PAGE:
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What is a DNS server?

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So you’re finally getting your business online; you’ve registered a domain name, and you want to work on building your digital presence. But there are three letters you keep on seeing and hearing: DNS.

What is DNS?

The DNS, or Domain Name System, is an important part of how the Internet works today. It’s the bit of the internet that translates human-friendly domain names, such as google.com into machine-readable IP addresses, such as 173.194.32.195 Before we explain what DNS is, we must talk about IP addresses, servers, and domain names.

What is an IP address?

An IP address, or internet protocol address, is basically a unique label assigned to any computer or device that’s on the Internet. (You can find a more detailed explanation here, but this will do for now). An IP address can be used to find and route data and messages to a computer, i.e. it allows us to address a computer, and hence the name, IP address.

An IP address look like this:

173.194.32.195

That is, it is made up of four numbers between 0 and 255, separated by dots. An IP address can be used in your browser like a domain name to get to a website. Take the example IP address above, 173.194.32.195, and put it in your browser address bar. This should load up the Google home page. It’s much easier to remember the domain google.com than the IP address. This is possible because of the DNS.

IP addresses are administered by IANA, the Internet Assigned Numbers Authority, and there is a finite number of them, around 4 billion. Sometimes the IP address of a website will change—for example if the webserver hardware is being retired, or the site owner is change web host. When this happens, you can no longer reach the website with the old IP address. Without the DNS, you’d have to find out the new IP address for a website before you could visit it. But the DNS takes care of the IP address details, and you only need to remember the domain name, the IP address can change behind the scenes, and the DNS will manage the details of mapping the domain name to the new IP address.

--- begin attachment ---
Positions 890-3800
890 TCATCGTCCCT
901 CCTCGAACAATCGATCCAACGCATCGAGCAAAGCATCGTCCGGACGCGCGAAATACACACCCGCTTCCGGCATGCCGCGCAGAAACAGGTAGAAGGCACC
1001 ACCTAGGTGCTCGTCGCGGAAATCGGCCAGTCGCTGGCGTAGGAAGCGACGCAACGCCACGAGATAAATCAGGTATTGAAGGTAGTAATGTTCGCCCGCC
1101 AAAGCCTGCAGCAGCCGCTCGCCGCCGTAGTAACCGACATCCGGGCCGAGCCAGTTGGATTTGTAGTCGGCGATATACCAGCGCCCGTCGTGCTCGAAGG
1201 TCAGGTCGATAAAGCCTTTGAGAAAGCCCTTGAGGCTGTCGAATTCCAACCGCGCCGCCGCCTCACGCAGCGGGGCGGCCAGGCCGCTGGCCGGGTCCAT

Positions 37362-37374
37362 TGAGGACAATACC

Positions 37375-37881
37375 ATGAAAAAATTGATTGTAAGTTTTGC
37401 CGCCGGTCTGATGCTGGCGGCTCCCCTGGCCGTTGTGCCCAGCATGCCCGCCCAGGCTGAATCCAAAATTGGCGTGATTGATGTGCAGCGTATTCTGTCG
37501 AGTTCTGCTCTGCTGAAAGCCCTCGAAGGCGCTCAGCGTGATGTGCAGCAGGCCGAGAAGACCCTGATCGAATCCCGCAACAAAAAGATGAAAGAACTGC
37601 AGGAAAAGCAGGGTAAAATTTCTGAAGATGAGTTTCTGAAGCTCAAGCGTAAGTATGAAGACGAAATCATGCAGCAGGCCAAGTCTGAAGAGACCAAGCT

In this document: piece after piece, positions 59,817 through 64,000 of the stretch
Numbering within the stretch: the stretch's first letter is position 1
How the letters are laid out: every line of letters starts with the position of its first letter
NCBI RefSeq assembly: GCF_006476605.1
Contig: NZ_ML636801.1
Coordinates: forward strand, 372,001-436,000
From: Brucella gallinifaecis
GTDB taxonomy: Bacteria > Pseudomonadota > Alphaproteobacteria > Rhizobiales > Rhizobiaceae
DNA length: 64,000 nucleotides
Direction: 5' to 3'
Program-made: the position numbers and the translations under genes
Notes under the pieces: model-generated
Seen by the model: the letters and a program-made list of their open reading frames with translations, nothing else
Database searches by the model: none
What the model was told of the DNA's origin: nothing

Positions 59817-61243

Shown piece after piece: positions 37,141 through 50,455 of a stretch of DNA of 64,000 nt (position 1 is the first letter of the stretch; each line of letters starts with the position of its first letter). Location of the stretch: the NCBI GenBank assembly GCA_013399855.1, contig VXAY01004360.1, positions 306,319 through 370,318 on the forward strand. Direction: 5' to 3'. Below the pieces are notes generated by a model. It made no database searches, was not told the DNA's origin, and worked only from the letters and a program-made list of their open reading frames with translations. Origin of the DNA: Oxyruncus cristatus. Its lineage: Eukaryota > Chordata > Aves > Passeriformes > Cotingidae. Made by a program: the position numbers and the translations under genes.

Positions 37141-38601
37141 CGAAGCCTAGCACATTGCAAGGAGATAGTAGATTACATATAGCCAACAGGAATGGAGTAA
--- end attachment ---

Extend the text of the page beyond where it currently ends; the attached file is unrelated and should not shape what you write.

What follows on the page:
What is a DNS server?

First we’ll start with what a server is. It’s simply a computer on the Internet that hosts some service that can be accessed over the Internet. For instance, a computer that hosts a website, is often called a web server. You can think of it as a computer that, when requested for a page of a website, serves up that page in response to your request.

There are other kinds of servers too. For example: mail servers host and manage email services, and FTP (File Transfer Protocol) servers facilitate sending and receiving files. And of course, there are DNS servers, which manage DNS services.

So a domain name server manages DNS services; but what exactly does it do?

The DNS is a distibuted system arranged in a hierarchy, made up of lots of DNS servers. A DNS server is any computer that is registered to join the DNS. It has an index of domain names and IP addresses, and when requested, it can tell you the current IP address associated with a domain name. If it doesn’t know, then it will try to find out from other DNS servers. So when you type a domain name into your browser, your browser asks a DNS server what the IP address is for this domain, and the DNS server tries to tell you.

DNS Root Servers

At the top of the DNS system are DNS root servers. There are approximately 500 root servers distributed around the planet, addressed via 13 IP addresses. These root servers are the only ones that contain the entire list of all domain names and IP addresses. So eventually, a DNS request might make it all the way to the DNS root servers if no other DNS server has the answer. If there is still no answer at the root level, then the DNS request fails, and your browser returns an error, such as the one shown below.

browser-dns-fail

Main image: Torley